Along with Meyer, the members of the Civilian Reprisal Investigations team include Andrew Bakaj, Roland Baltimore, Lindsay Boyd, Brian Futagaki, John Hickey, Eric Kempen and Michelle Olson.
Becoming a whistleblower is often a risky and difficult path for federal employees, and so is finding the truth and protecting those who have exposed wrongdoing from being fired, punished or harassed.
Dan Meyer, director of civilian reprisal investigations with the Office of the Inspector General at the Department of Defense (DOD), took the job of protecting whistleblowers to new and often perilous territory—the Pentagon’s intelligence and counterintelligence communities and the murky world of top secret or “black” programs.
In January 2004, Meyer was hired by the DOD inspector general to create a new program to protect the whistleblowing relied upon during national security and procurement fraud investigations. Since then, Meyer and his team have focused on helping federal employees in the intelligence and counterintelligence fields, especially those whose security clearances were alleged to have been revoked or changed due to their whistle-blowing. He also has handled cases of whistleblowers having their security clearance and access threatened for revealing procurement fraud.
“Dan had to fight to get jurisdiction of the black programs. There was significant pushback from management interests, but he was persistent,” said Jeff Ruch, the executive director of Public Employees for Environmental Responsibility, a group that has worked on whistleblower rights.
Meyer has relied on aggressive interviewing and evidence collection techniques to accomplish the team’s goals. He created a unique investigative protocol for reviewing security clearance decision-making as a pretext for reprisal, building on existing legal standards made available by Congress.
“Dan is pretty fearless. He has the strength to go up against others at the highest level based on the strength of his convictions,” said David Ingram, a project manager at the Office of the Deputy Inspector General for Intelligence. “He has the knowledge and technical acumen to determine what is right.”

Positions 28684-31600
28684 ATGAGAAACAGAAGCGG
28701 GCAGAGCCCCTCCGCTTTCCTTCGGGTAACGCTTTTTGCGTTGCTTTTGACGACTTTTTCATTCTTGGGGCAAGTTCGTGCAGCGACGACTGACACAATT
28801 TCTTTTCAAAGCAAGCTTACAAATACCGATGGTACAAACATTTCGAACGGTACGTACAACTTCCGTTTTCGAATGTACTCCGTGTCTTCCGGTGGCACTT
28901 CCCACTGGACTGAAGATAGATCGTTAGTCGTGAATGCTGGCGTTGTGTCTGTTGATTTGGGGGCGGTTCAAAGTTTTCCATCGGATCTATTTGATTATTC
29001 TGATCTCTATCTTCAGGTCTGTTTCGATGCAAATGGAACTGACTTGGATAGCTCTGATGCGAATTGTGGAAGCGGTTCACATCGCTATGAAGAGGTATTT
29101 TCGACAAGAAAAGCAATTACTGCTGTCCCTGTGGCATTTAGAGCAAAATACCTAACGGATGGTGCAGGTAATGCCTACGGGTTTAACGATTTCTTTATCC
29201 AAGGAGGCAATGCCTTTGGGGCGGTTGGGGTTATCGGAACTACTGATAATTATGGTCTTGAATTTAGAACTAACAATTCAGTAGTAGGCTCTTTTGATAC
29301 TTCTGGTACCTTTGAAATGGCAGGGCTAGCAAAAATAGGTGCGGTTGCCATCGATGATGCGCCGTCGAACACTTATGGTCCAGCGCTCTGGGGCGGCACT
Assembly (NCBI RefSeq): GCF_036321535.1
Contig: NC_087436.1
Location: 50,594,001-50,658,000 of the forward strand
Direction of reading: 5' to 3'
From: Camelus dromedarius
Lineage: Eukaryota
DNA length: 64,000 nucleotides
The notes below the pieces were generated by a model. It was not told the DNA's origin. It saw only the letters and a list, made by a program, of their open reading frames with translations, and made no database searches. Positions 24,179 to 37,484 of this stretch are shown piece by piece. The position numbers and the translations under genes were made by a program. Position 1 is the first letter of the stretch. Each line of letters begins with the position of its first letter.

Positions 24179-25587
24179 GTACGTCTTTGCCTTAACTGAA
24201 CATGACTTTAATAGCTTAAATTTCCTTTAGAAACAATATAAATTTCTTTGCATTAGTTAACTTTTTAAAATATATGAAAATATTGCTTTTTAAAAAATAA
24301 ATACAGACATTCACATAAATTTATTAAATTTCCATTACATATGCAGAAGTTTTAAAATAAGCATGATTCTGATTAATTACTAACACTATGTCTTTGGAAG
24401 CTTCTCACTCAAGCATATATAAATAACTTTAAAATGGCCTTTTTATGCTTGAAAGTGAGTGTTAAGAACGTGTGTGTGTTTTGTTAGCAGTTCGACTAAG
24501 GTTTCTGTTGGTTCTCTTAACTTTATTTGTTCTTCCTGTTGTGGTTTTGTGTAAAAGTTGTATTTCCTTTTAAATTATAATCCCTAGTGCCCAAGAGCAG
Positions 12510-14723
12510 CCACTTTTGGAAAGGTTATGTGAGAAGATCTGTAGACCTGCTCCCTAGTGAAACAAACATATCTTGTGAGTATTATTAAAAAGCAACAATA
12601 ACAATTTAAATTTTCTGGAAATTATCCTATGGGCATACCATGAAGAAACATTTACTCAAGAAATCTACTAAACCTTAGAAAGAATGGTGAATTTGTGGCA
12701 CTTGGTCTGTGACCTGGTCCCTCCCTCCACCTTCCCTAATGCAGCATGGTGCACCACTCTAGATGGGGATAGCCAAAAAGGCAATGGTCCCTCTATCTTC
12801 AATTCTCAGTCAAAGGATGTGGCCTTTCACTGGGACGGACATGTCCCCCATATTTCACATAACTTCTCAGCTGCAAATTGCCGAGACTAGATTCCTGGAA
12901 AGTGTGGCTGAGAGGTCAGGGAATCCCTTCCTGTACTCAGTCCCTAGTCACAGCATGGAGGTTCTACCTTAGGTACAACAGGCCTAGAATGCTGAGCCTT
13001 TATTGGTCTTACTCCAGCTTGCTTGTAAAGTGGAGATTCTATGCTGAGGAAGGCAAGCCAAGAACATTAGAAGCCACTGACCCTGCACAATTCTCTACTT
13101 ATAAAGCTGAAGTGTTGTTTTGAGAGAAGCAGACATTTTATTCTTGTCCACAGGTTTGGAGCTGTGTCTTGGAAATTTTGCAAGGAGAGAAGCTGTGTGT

With respect to the intelligence and counterintelligence communities, Meyer’s team in 2010 conducted oversight of two Defense Intelligence Agency investigations and completed a full investigation into an alleged reprisal within the Department of the Navy. The team also opened a number of new reprisal cases involving intelligence and counterintelligence activities, and reviewed claims of alleged reprisals against sources reporting problems with avionics maintenance, emergency response planning and supply management.
Some of the recent cases handled by Meyer’s office include:
- A civilian military intelligence specialist who served as a source for the House Armed Services Committee on the subject of improper post-combat injury care, and subsequently found himself the subject of security clearance review;
- A civilian engineer who questioned official reports about the survivability of armored vehicles against Improvised Explosive Devices used against American soldiers in Iraq and Afghanistan, and then became the subject of security clearance review;
- A civilian security specialist who reported to the Defense Criminal Investigative Service a defense contractor’s improper handling and use of classified information, and subsequently found himself the subject of significant change of duties; and
- A traffic management official who reported on procurement fraud in transportation contracts to the Defense Criminal Investigative Service, resulting in his suspension and loss of a GS-14 promotion.
“Dan has been a vital force in the cultural paradigm shift that breathed life into the whistleblower statutes within both the Inspector General’s Office and the DOD intelligence community,” said John Crane, an assistant DOD inspector general. “The protocol that Dan and his team have created is increasingly seen as the solution for how we protect Defense Department whistleblowers in the intelligence and counterintelligence fields.”
Meyer’s own role as a national security whistleblower made him ideally suited for the job. A former Navy line officer, Meyer was assigned onboard battleship Iowa during the tragic 1989 explosion that killed 47 American sailors. He later disclosed investigative flaws and alleged wrongdoing to the Senate Armed Services Committee regarding the Navy’s subsequent investigation.
Through this experience, Meyer said he gained a keen understanding of the important role that public disclosure plays in improving government performance and accountability.
“More government transparency allows more oversight, and oversight allows for the correction of government faults, “If government has more transparency, there will be fewer problems,” said Meyer. “Unfortunately, supervisors and managers —and indeed senior leaders —still hold negative views of whistleblowing—the laws have changed, but peoples’ hearts and minds have not followed the law.”
Crane described Meyer as an individual who does not give up, “a rare individual who came to government with a sense of personal conviction.”